Wednesday, November 6, 2013

two weeks before B2B starts

I wrote that application letter to Mestre Acordeon about joining his B2B journey to Brazil two weeks ago. Got a quick, not very encouraging (completely on purpose, thx Mestre) yet very nice response. Since I don't have a go or no-go, my plans for purchasing my bike, gear and settling my affairs in Seattle are suspended. Only two weeks to go! How much longer can I wait? How short can the time really be for a person to shut down their life?

The few people that I talk to about this start retelling all the old "Peter's a rolling stone, and gathers no moss" and " You can't keep Pistol tied down" jokes. They thought that guy was buried in the catacombs of a multinational corporation. This makes me happy.

On Monday I mention to Professor Fenix that I have not heard back from Mestre Acordeon since I wrote the letter. We think its weird, but not much we can do about it. The next day Bebum  calls me and says this:"Pirata, pack your bike. Pack your gear. Show up at the B2B starting event in Berkeley. Line up with all the other bikes and then just ride. Unless Mestre says no, you go."

W. T. F.

White people don't do that kinda shit. We don't just show up for a one and a half year long BYCICLE journey unannounced or without knowing that we are welcome to join. We plan. We examine our plan. We change the plan. We make new plans. We have endless conversations about the risks and rewards, about who will be a pain in the ass and why the sky is blue and water wet. We will have every visa lined up years in advance. Check, Austrians don't need visas to any of the B2B countries. We will literally organize the shit out of a completely nutso project like riding your bike from San Francisco to Salvador, Brazil.

But life is like Capoeira. And once Capoeira is your life, paths and opportunities that were previously unavailable light up. It works something like this "Oh, OK, I'll start packing".

The ability to make life changing decisions in split seconds has always been a problem for me and those around me. Going to Japan on a one way ticket with 50 bucks in my pocket? Sounds like a great idea. Moving to the USA with a girl and getting married to her? Excellent, just what I was never looking for. Riding my bike around the world for years? Jackpot!!!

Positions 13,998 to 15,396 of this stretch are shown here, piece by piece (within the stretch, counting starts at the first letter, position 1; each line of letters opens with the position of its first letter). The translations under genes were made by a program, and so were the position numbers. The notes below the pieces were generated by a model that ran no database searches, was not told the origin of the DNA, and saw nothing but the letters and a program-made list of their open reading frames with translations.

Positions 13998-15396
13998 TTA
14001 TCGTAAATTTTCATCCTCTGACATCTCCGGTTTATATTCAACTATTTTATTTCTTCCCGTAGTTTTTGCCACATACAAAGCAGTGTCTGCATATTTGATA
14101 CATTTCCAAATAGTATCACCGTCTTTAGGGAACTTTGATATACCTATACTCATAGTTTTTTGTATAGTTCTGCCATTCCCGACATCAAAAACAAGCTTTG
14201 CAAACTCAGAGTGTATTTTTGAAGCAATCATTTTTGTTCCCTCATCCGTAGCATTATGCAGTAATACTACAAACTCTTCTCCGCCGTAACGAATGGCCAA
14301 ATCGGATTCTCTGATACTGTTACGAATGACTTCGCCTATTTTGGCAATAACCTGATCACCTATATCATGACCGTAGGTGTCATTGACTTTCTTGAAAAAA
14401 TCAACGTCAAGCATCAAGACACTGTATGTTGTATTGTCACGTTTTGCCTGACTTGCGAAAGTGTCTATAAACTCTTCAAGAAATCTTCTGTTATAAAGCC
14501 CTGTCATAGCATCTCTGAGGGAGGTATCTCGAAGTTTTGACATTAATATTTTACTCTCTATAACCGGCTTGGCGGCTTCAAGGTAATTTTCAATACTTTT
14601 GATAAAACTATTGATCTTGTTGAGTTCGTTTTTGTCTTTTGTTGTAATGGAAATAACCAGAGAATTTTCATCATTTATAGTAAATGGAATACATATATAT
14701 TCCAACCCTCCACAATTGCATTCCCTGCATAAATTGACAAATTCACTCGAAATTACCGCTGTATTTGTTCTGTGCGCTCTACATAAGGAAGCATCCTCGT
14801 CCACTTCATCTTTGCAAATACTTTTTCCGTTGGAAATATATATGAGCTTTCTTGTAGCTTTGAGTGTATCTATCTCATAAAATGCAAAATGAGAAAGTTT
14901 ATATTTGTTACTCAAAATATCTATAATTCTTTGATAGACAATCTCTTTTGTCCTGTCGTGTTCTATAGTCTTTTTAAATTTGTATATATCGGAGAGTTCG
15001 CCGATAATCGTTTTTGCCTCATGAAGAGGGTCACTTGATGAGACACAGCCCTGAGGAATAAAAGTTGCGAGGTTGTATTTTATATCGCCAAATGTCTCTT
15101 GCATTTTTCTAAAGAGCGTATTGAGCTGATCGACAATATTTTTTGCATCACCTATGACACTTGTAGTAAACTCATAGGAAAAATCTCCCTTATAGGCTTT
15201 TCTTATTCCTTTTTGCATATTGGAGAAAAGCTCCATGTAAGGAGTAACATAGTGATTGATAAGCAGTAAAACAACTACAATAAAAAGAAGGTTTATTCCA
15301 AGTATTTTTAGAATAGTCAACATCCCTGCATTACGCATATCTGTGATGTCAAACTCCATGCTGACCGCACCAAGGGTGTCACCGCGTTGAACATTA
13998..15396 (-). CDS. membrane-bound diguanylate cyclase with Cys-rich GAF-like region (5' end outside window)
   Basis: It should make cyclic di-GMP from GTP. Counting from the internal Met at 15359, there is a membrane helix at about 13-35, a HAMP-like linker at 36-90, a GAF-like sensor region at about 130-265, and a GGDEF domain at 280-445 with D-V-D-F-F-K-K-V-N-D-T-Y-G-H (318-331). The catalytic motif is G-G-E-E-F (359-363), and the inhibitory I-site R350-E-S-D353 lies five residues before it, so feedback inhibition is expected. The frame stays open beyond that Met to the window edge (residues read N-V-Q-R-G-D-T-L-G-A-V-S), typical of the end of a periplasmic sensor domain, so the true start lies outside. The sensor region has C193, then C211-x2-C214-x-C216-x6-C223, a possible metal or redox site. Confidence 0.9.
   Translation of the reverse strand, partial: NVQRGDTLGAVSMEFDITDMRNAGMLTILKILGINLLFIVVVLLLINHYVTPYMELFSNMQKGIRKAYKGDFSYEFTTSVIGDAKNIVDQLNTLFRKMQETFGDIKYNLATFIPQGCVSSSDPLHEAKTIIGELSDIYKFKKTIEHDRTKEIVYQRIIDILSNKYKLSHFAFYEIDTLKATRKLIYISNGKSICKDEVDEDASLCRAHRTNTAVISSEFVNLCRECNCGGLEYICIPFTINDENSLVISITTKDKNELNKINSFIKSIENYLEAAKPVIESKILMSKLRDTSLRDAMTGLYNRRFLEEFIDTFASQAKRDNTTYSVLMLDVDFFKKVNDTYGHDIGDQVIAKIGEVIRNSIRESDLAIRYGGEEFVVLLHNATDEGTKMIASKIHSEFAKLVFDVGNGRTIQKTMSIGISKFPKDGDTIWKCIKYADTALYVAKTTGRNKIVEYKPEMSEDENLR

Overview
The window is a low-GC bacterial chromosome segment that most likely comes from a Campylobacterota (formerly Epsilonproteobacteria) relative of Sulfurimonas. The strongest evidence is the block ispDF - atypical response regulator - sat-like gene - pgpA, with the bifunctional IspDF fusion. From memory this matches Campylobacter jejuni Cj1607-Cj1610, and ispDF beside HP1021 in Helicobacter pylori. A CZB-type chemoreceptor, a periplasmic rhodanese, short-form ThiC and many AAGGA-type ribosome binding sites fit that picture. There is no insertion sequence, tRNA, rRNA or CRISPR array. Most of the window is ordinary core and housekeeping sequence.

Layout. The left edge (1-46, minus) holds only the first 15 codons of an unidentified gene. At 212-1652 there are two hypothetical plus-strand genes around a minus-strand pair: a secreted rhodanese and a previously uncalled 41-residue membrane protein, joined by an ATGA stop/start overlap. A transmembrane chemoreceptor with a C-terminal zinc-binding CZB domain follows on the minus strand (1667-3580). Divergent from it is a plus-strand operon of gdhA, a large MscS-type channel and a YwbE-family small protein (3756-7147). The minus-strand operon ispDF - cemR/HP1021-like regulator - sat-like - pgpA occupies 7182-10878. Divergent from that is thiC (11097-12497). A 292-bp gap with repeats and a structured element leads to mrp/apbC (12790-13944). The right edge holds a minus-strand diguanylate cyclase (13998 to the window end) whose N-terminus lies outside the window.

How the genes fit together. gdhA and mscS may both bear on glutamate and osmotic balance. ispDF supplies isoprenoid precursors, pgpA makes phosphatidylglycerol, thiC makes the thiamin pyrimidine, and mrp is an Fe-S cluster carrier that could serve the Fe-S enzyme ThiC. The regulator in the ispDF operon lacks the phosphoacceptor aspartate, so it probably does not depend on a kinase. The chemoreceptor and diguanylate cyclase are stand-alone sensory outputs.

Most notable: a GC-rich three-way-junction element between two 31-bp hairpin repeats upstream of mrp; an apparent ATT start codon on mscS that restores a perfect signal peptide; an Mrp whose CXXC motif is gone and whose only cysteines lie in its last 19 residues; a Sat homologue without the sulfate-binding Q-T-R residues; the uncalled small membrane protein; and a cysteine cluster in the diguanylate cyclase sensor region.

Oh good, I only have 10 days to:
  • Quit job gracefully right before shipping the next version of Windows Phone.
  • Tell parents that you won't be around for the 4 week vacation that they had planned for a year 
  • Get rid of apartment Sell Bronco 
  • Manage Finances for none presence 
  • Shut down a bunch of services
  • Extend my Greencard for extended none presence
  • Triage possessions, dump most of them, keep two bags. What you arrived with 12 years ago.
  • Pack a 200 item deep list for living on a bike for 2 years
Right away things start falling into place. You can call it Celestine, you can call it a coincidence or selective recognition. In any case I start follow ingthe path and find that recumbent bike I wanted to use for the journey on right away. These bikes are not manufactured in the USA. You can usually only find them in Europe. No idea how this one showed up in Seattle to be sold on the day that I needed it. Check.


I tell one friend about my plan and he says "Can I buy your Bronco, I love that ride". Check. My roomie wants to take over my apartment. Check. I decide to ignore my finances, my greencard and close down everything that I can think of. Check.

I have a number of difficult conversations with my parents. In one of them I sing "Reise nach Afrika" - a song about riding away on your bike - to my pops. He chuckles, my mom fumes. I know this will be temporary. It is after all my parents fault that I am who I am, right! Check.

I pack two bags of stuff that I want to keep. That is so much easier than I thought. Still not attached to things - Check LIFE! I ask some of my most supportive friends for help with disposing of the rest. Thank you and Check. I start buying a bunch of gear. REI makes sure you are well equipped. And broke. Still Check.

I start practicing on my recumbent bike. Sorry, no Check! I keep falling on my ass. Honestly, sometimes my idiocy amazes even... me. How will I be able to ride this thing with 40 pounds of stuff strapped to it. Where am I even going to attach that much to it? Its not like there is room for a front rack.

First things first, find a spot for your Berimbao.

10 days later, on a Wednesday like any others, I pack my bitchy recumbent bike and my gear into a rental mini van, wave a wet and lonely good-bye at Seattle and drive to Berkeley. Not knowing where I was going to stay that evening. Not knowing if I was going to be allowed to go on the journey. Not knowing anything but that I wanted to ride bike. I was about to find out if rewards are equal to risk.

Really Peter, Haserl, Pistol, Pirata? This time you actually shot the Pooch.

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